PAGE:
Can it really be that simple? Sometimes I wonder if the answer isn’t in front of our eyes every second of the day, but we just don’t see it because then it would mean we’d have to act on it. And that’s scary. That’s very scary. Truth looking us square in face? No place to run? Nowhere to hide? And most especially, no distractions.
Lately I’ve been thinking that, yes, it really is that simple. I watch the horses munching their hay contentedly in the field. They don’t complain about the heat or the cold. They eat their hay for now, and soon they’ll have fresh grass to nibble. And it will all be good, as it always has been.
|"I see it."|
I see the same for the other animals, too--the tame farm animals and the wild creatures of the forest. There is a certain reality they are privy to, from which we shield our eyes. For a long time, I thought it was because they were animals and we were people. I thought it was because there was a fundamental difference between us and them.
But it’s not that. Their truth is our truth. We could have the same thing if we wanted it. Except for all the noise, the constant, constant noise. And it has to be loud and it has to be blaring and it has to be deafening. It has to be continual, and it comes with glitter and flashing lights and neon colors. It comes with strange and sickly sweet scents. It comes with tawdry trappings and useless trinkets and soulless relationships.
And all the noise! It has to be constant, continual, like a horrific battering ram. Because if it let up for just a moment here and there, a tired head might lift and exhausted eyes might stare and see the true ruin and devastation surrounding us instead of the sparkling cheap confetti. An idea might form. An understanding might take place and it could be shared and other tired heads might lift and see the truth. And “they” don’t want that. Anything but that.
One time I struck out on the Appalachian Trail, not to hike the entire thing but just to camp on it for several nights. It was mid spring. The cold brooks were running like whitewater torrents, and the black flies were merciless. There was no one else around. Like any outdoor living, it was tough and there was a lot of work involved, but it was satisfying and peaceful.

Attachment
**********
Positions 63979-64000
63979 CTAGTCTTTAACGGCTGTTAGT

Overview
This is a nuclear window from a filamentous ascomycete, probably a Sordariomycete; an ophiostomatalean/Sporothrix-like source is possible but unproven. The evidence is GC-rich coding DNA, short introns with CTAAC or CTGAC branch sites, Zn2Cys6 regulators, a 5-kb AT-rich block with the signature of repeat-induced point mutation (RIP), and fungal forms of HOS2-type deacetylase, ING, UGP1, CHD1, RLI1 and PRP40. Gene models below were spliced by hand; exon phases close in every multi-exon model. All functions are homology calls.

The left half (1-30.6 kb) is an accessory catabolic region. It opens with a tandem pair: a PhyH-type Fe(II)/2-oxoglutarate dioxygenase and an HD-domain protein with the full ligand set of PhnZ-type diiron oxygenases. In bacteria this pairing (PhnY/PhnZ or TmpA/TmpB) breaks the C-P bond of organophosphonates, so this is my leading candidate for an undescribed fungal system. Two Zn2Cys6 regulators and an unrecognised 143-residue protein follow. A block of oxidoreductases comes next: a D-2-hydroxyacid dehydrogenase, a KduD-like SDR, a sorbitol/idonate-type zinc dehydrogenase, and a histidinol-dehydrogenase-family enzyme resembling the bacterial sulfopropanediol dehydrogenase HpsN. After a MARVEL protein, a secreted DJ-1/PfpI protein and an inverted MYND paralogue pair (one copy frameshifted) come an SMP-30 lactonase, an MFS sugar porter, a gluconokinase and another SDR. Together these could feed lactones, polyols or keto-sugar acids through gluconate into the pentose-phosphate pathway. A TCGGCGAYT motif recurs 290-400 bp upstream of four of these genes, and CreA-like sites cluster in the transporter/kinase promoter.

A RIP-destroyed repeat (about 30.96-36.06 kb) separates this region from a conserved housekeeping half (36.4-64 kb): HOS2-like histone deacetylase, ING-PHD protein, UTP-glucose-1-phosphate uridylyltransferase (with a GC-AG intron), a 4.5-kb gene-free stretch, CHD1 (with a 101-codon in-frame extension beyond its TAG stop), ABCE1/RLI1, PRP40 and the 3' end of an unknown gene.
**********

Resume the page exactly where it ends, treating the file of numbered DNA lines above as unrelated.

How can I put this? Eventually things just started to look different. The colors were more vivid. My eyes began to pay much more attention to the terrain around me, and I could easily pick out the safest route and see tiny differences in the shape of the paths and soil. Instead of thinking in a linear pattern, I began to think in a circular pattern. I stopped separating the brook from the deep forest from the campsite. It was all just one thing. I settled into it and felt a great peace.
Then it was time to go “home.” I’ll never forget how the city looked to me that day, how it smelled, how the people smelled. All the buildings looked smaller than they did before I had left for my trip. At first I thought I was imagining things, but each building seemed tiny. I parked my car on the side of the road and just stared at a building. Imagine my surprise when it started to wave just a tiny bit back and forth right in my eyes! It was almost as if it were a hologram and not a real building. It was almost as if it wasn’t truly there. It was like a shaky image on an old television screen. It was almost as if it were just an illusion.
I thought I must be going crazy, but I couldn’t get it out of my mind. I decided to share my experience with an old trapper. I was worried he’d think I’d gone off the deep end, but instead he just smiled and finished some of my sentences for me. He had experienced the same thing more than once. He just laughed and winked and said, “I see it.” Getting three words out of him was like getting the Gettysburg Address, so I held on to those words with great reverence.
That was 23 years ago, but I have never forgotten it. I know things really are that simple. I know there are those who do not want us to know just how simple it really is. Because then the game would be up and we would be free.